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Student Insights

Exam prep: T-minus 24

Author: ICAEW Insights

Published: 04 Mar 2022

24 hours main

What do you do in the final 24 hours before an exam? We asked students, tuition providers and ICAEW’s own exam team for their dos and don’ts of last-minute preparation.

DON’T try to learn something new

In the run-up to the exam, concentrate on reinforcing your existing knowledge, rather than learning anything new. “If you haven’t learned it by then, don’t put it into your brain, because it will just niggle away at you,” says Shaun Robertson, ICAEW Director, Education and Qualifications. “You should have done all that a long time before. You should just be doing the stuff you actually know in the run-up to the real thing.”

DO take the day off

If possible, book a day or two off work to give yourself some breathing space and time to prepare. “I take the day of the exam and the day before off at least,” says Dominic Buttery, a financial and insurance risk trainee at IFG Limited on the Isle of Man. “I sometimes use up a whole week of study leave, annual leave or time off in lieu, just to have comfort that the final week will be focussed.”

DON’T cram

While it’s tempting to pack in as much last-minute revision as possible, cramming is more likely to be a hindrance than a help, tiring you out and adding to your stress levels. “If you are shattered by the time you walk into the exam room, you’re not going to put on your best performance,” says Ginny Bradwell, Education and HR Director at tuition provider First Intuition. “It’s a marathon, not a sprint – and 24 hours before a marathon, you don’t run a marathon, you start tapering off your effort.”

DO go over familiar ground

By this stage in your revision, it’s a good idea to put the textbook away and just use your condensed notes or flashcards. Rather than focusing on the areas you’re not so strong on, give yourself a confidence boost by reminding yourself of all the things you do know. “For my last-hours exam prep, I usually go through the key takeaways from marked questions during the revision phase and concise hand-written exam notes,” says Taha Nadeem, an audit associate at Crowe UAE in Dubai.

DO some question practice…

Practising your favourite past questions will get you into exam mode and help build your confidence. “By this point in my revision, I am 100% focused on exam questions,” says Julia Pope, an audit senior at Mazars in London. “I use the question bank to identify questions covering my weaker areas, complete the answer in exam conditions (timed, usually using bullet points) then add anything I have missed in a different colour (again, using bullet points to save time). I find this is quicker than writing out my answer in full, and allows me to develop my answers to gain more marks.”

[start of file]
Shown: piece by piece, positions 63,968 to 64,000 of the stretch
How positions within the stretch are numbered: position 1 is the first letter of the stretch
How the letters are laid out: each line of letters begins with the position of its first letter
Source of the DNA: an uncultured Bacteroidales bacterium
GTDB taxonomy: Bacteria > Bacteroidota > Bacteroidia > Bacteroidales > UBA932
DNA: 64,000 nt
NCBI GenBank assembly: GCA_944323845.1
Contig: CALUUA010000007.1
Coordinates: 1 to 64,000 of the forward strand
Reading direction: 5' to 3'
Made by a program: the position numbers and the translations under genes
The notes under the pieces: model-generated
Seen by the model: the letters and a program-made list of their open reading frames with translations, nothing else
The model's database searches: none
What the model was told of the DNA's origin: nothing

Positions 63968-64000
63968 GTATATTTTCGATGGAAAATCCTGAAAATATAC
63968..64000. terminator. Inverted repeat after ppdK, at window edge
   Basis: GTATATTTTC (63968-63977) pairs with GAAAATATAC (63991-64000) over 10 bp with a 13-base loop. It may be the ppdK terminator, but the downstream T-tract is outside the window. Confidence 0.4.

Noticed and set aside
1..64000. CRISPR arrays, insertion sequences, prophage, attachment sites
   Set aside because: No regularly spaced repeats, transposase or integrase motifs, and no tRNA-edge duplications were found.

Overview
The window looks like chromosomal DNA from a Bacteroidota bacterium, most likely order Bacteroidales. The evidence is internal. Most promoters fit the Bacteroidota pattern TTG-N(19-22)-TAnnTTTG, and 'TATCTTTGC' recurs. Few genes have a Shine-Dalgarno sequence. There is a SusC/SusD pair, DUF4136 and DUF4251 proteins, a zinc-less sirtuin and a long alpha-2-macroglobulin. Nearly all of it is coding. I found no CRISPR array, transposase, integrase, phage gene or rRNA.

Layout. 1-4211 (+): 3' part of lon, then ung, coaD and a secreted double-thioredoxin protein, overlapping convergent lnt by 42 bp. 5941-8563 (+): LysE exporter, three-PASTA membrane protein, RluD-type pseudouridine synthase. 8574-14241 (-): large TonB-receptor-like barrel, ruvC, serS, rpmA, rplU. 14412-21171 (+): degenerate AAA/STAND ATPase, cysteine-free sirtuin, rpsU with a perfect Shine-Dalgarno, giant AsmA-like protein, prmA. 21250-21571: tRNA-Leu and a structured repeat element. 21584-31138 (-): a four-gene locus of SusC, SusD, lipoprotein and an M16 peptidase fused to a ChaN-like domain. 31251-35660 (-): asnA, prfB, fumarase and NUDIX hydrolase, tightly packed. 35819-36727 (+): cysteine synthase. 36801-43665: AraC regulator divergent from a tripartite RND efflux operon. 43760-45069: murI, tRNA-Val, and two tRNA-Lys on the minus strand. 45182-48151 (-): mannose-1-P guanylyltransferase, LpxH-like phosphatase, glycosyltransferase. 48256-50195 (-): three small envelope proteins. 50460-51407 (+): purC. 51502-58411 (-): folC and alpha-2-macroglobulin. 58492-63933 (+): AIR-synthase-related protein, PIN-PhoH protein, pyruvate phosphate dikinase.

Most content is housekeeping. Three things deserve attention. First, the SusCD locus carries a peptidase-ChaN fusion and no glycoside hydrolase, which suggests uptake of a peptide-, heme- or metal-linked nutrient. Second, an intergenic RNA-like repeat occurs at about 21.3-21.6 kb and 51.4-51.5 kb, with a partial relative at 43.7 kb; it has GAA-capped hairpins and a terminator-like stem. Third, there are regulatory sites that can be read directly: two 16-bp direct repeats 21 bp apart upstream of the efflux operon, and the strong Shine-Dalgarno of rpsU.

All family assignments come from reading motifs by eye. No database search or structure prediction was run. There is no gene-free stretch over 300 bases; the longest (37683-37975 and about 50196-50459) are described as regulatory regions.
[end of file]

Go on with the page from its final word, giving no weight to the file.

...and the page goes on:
…Or DON’T do any at all

There is also an argument for not doing any question practice in the final 24 hours, and focusing instead on your physical and mental preparation. “The day before an exam I never do any question practice, as I don’t want to overwhelm myself,” says Carl Trinder, an audit supervisor at RSM in Lancashire. “I make sure I have a healthy, nutritious meal, and attempt to go to a spin class at the gym. I feel like this really helps me to build up my mental strength before the big day.”

DO something to help you relax

It’s important to look after your wellbeing in the final 24 hours, so as well as eating healthily and getting some exercise, try to do something that helps you relax. “24 hours before the exam I feel like I did everything in my power up to that day in terms of studying, and the only thing left is to be calm enough to be able to write all my knowledge down in the exam,” says Maria Kythreotou, a consultant at Deloitte in Nicosia, Cyprus. “In order to cope with my nerves, I usually watch Friends to relax and clear my mind.”

DO the practical preparation

Remove any practical hurdles or stressors – for the Professional and Advanced Levels, don’t make this the first time you’ve used the practice exam software, for example, and plan your route to the exam centre or do the necessary technical specification checks if you’re sitting via remote invigilation. “Make sure you’re using the practice platforms on which you’re doing your exams – don’t just wait until the day you arrive to do that,” says Adam Birt, ICAEW Head of Qualifications Strategy and Development. “And if you are taking them in an exam centre, don’t let that be the first time you’ve tried to get to it.”

DO get an early night

A good night’s sleep is perhaps the most important element of last-minute preparation, helping to ease the nerves and ensure you’re thinking clearly (find more sleep advice in our article here). “Too often we fool ourselves into thinking study time trumps time spent sleeping,” says Hamzah Ahmed, a senior associate at PwC in Leeds. “If only we knew just how counterproductive this is, during study season and the night before any exam. Sleep affects our ability to recall key information, our focus and ability to cope under pressure – factors that are fundamental to exam performance.”

We have a range of resources to support you – visit the ACA and ICAEW CFAB exam resources.

Support is available from caba, the charity that supports the wellbeing of the chartered accountant community. It provides lifelong support to past and present ICAEW members, ACA students and their families across the globe, with a range of online resources, practical advice and support, all of which is free, impartial and strictly confidential.

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